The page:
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The governor of the Bank of England has given his strongest warning yet of the economic risks that a Brexit would bring, including a "technical recession", higher unemployment and high inflation.

Revealing the Monetary Policy Committee's decision to leave interest rates at 0.5% for another month, Mark Carney said inflation is forecast to rise to 0.9% by September, if the UK votes to remain in the EU.

The Bank of England also expects economic growth to pick up again in the second half of 2016, after seeing slower growth in the first half. But again, that forecast is based on the UK staying in the EU. If it leaves, however, a "technical recession" - where the economy contracts in two consecutive quarters - could follow, Mr Carney warned.

The minutes from the Committee's meeting said: "The recent behaviour of the foreign exchange market suggests that, were the UK to vote to leave the EU, sterling’s exchange rate would fall further, perhaps sharply. This would likely be consistent with changes to some of the real fundamentals that drive sterling including the terms of trade, productivity, and risk premia. In isolation, a further fall in sterling would boost inflation over the policy horizon.

"Aggregate demand would also likely fall, relative to our forecast, in the face of tighter financial conditions, lower asset prices, and greater uncertainty about the UK’s trading relationships. Households could defer consumption, and firms could delay investment. Global financial conditions could also tighten, generating potential negative spillovers to foreign activity that, in turn, could dampen demand for UK exports."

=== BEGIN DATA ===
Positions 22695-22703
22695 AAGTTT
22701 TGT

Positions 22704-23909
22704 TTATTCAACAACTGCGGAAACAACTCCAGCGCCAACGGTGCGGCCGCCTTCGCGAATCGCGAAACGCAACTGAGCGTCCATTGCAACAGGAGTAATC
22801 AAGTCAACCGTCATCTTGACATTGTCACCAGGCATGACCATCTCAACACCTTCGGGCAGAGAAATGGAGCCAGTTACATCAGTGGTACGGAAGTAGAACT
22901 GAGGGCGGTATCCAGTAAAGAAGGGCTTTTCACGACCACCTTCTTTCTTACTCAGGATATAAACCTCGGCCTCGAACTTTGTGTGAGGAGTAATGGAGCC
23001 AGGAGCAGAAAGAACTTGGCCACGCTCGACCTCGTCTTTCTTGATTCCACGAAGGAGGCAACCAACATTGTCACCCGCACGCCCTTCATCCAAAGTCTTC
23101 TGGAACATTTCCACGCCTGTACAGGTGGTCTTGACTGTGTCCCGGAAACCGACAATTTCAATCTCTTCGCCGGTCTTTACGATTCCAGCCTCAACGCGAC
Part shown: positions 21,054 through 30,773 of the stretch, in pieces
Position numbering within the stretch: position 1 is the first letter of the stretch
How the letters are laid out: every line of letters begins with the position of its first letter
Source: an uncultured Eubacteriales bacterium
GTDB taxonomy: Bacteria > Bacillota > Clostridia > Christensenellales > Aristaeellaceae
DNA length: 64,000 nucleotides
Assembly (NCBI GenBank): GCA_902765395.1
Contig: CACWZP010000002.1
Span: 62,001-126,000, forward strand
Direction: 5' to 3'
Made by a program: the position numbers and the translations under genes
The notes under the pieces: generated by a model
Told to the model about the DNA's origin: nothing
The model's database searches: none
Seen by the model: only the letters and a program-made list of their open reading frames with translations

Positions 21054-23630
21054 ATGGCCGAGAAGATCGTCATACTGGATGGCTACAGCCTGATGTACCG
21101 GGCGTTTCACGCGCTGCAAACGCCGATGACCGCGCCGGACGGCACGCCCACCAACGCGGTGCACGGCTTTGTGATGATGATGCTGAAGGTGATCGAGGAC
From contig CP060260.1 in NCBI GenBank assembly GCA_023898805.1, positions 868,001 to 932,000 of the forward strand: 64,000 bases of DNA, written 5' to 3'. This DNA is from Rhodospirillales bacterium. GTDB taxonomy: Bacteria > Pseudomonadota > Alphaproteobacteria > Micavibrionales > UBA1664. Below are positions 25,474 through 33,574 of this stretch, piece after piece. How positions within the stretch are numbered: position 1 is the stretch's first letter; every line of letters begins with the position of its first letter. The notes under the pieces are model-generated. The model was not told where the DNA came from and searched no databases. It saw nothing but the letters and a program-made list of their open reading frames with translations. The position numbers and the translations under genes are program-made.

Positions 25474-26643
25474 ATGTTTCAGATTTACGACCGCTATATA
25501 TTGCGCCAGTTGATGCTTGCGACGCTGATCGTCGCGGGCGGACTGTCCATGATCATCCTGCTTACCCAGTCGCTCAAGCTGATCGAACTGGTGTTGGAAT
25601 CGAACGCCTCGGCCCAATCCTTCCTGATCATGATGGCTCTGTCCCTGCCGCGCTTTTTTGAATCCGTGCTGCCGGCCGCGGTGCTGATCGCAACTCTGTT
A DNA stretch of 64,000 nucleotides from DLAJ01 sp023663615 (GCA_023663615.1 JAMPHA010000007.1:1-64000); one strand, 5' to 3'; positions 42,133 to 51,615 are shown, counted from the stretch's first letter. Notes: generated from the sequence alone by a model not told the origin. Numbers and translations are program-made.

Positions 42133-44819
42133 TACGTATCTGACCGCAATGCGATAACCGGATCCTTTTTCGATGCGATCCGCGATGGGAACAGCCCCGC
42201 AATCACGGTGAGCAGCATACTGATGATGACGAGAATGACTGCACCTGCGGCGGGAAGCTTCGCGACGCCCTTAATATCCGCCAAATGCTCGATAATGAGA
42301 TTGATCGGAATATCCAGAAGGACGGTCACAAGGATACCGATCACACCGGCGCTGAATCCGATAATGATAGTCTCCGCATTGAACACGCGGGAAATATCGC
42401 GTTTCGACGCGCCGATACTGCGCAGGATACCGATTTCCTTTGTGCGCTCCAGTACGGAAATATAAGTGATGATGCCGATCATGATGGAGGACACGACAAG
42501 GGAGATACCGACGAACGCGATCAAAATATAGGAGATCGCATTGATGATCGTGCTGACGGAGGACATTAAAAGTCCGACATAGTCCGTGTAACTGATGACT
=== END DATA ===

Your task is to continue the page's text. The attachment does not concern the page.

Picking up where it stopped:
On Wednesday, top City fund manager Jim Leaviss revealed a private conversation with the Michael Saunders, the newest member of the Monetary Policy Committee, in which Mr Saunders said interest rates would rise as high as 3.5% within 18 months, the value of the pound would collapse and inflation would rise sharply.

Jeremy Cook, chief economist at the international payments company, World First, said: “Everything about the UK is being viewed through a prism of the Referendum vote, especially the poor data that the British economy has reported in the past quarter or so.

"Indeed, yesterday’s industrial production numbers from the UK which only grew by 0.3% on the month suggested that new orders were being damaged by referendum fears whilst home grown issues such as the National Living Wage and the government’s fiscal consolidation also weighed. You can look at the most recent retail sales and construction output for similar pains in UK industry."

Mike Cherry, national chairman at the Federation of Small Businesses (FSB), said: “Small firms are currently facing a great deal of global economic uncertainty and market volatility. This can be challenging to navigate as they look to plan for the future and invest in their businesses.

“Our own research shows that small business confidence is at its lowest level since 2013. Alongside a sustained period of low inflation, today’s decision from the Bank of England will provide some much-needed stability for our members and all businesses.”